“In the world, there are 450 venomous species of snakes,” said Steve. “Ranked in order of toxic venom, the copperhead would be ranked at the bottom of the list. In other words, it has the least toxic venom of all the venomous species. I would still seek medical attention if I was bitten.”
The copperhead only carries an average of 70 mg of venom. Interestingly enough, that venom is being used to fight breast cancer in women. Even though more folks are bitten by copperheads, fatalities by this snake are very rare.
Steve adds, “My motto in the wild is ‘Never put your hands where you can’t see, and never step where you can’t see.’”
This stocky-built snake averages 30 to 48 inches in length, but large species of this snake have been documented at 72 inches. When cottonmouths feel threatened, they will often throw their heads back and show off the inside of their white mouth, hence the name cottonmouth. These snakes have a reputation for being quite aggressive.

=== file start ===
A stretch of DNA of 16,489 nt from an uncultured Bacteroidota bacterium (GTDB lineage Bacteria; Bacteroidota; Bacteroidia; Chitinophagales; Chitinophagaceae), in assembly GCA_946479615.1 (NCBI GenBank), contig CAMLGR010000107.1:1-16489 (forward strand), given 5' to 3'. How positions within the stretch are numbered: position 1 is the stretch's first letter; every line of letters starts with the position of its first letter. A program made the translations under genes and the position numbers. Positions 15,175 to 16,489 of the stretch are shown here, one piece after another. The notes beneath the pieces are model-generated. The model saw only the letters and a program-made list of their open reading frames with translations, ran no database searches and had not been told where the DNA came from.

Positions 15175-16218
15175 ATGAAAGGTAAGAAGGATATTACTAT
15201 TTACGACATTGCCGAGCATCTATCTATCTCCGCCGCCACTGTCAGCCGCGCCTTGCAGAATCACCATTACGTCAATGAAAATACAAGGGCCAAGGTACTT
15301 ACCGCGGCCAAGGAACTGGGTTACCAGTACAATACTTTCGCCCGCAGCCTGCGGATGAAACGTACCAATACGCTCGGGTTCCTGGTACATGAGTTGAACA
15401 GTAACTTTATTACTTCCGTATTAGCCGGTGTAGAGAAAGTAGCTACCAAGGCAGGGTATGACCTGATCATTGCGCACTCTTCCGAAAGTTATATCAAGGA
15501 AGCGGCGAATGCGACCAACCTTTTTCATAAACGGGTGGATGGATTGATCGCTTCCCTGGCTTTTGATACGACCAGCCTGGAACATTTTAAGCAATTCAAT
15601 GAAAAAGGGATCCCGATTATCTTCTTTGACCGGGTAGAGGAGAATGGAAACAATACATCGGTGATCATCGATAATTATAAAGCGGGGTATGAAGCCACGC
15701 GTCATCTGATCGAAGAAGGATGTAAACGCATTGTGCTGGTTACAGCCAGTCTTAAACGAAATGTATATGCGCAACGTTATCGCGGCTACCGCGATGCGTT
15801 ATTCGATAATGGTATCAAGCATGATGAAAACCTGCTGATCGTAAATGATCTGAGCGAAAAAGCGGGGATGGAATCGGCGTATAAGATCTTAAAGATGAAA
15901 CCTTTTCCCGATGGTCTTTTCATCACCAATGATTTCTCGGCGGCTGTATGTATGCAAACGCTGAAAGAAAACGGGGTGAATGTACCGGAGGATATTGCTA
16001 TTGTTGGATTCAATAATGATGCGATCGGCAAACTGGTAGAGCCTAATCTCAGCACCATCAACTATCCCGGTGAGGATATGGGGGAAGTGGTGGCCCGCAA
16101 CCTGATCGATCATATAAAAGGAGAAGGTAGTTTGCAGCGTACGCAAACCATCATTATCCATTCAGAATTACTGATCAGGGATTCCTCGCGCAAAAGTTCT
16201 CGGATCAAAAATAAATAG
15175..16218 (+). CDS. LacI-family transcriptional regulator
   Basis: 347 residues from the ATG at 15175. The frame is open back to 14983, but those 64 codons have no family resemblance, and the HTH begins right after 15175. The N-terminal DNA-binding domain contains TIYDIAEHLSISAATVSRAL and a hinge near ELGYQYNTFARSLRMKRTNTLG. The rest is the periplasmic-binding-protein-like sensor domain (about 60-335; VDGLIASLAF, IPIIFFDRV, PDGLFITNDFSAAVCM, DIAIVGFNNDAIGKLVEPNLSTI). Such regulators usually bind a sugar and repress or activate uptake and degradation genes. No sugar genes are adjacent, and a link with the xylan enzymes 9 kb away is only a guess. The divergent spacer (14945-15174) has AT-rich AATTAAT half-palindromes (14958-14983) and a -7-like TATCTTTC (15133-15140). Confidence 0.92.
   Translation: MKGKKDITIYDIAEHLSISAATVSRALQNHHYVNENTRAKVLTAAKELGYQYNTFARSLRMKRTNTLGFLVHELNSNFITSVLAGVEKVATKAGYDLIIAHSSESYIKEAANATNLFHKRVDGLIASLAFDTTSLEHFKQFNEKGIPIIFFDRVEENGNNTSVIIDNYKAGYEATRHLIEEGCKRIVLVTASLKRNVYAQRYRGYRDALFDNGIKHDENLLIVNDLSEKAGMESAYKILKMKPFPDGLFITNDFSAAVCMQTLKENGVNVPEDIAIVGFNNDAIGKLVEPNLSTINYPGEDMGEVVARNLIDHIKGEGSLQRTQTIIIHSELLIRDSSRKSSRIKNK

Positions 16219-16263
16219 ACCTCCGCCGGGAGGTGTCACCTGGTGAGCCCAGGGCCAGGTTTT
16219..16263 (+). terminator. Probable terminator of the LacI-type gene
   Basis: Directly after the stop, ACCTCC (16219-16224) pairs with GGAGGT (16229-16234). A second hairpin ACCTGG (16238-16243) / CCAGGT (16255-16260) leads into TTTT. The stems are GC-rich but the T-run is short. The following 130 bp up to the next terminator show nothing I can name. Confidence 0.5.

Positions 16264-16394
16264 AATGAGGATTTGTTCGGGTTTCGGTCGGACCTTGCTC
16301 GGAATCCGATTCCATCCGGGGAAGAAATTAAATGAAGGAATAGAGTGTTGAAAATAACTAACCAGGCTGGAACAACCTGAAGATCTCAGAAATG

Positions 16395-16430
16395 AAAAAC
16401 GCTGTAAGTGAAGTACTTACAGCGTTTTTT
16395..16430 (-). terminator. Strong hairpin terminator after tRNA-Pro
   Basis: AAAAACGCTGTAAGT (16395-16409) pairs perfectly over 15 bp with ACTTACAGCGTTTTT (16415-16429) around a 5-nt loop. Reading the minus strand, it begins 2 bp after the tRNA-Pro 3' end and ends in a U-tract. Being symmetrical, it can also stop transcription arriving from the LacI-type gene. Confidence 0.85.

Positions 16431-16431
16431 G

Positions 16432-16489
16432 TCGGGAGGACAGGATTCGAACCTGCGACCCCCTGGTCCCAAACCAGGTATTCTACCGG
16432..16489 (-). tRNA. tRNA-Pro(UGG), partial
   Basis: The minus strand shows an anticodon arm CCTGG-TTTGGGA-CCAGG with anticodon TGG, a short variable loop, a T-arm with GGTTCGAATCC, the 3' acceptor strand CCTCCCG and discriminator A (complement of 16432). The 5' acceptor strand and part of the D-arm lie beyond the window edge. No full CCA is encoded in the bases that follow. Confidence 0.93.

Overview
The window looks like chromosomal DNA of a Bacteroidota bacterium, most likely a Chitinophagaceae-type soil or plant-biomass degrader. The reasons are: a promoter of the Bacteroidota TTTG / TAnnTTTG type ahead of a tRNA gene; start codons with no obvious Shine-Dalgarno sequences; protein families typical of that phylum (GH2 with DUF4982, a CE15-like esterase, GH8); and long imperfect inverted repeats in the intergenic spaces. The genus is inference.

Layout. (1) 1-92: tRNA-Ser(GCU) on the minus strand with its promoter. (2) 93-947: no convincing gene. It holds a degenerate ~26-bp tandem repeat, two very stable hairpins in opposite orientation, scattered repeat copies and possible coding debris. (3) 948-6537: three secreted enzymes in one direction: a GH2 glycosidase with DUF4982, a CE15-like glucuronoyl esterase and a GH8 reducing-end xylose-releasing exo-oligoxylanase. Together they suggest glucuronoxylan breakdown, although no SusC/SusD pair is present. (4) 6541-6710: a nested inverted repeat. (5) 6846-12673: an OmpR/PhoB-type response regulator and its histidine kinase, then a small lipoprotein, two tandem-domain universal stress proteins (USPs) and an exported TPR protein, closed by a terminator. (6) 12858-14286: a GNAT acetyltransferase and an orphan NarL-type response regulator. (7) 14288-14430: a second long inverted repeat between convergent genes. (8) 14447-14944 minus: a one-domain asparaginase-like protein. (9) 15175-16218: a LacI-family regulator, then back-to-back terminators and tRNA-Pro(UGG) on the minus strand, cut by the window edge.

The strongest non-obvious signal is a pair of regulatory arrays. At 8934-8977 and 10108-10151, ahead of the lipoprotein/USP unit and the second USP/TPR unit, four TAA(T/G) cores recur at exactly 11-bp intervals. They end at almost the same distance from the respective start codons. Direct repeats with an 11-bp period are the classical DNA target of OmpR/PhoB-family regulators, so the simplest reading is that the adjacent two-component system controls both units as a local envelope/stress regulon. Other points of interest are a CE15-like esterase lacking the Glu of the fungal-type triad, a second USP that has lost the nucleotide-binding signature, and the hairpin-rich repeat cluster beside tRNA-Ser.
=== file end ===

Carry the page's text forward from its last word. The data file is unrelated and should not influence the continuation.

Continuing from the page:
“I personally don’t care what anyone else says about this snake species, it is very aggressive in the wild, and once it feels threatened by you, it becomes very aggressive and will come after you,” said Steve. “I’m bringing a very large one (5-footer) to the Blast. I have had the snake for 13 years now and can handle it some but not much. It is quick as greased lightning.”
Cottonmouths frequent swampy areas and creek and river bottoms. They prefer to bask at the water’s edge or on logs or tussocks in the swamp. Non-venomous water snakes, often confused for cottonmouths, prefer to bask on snags or even high in the shrubs or trees overhanging the water.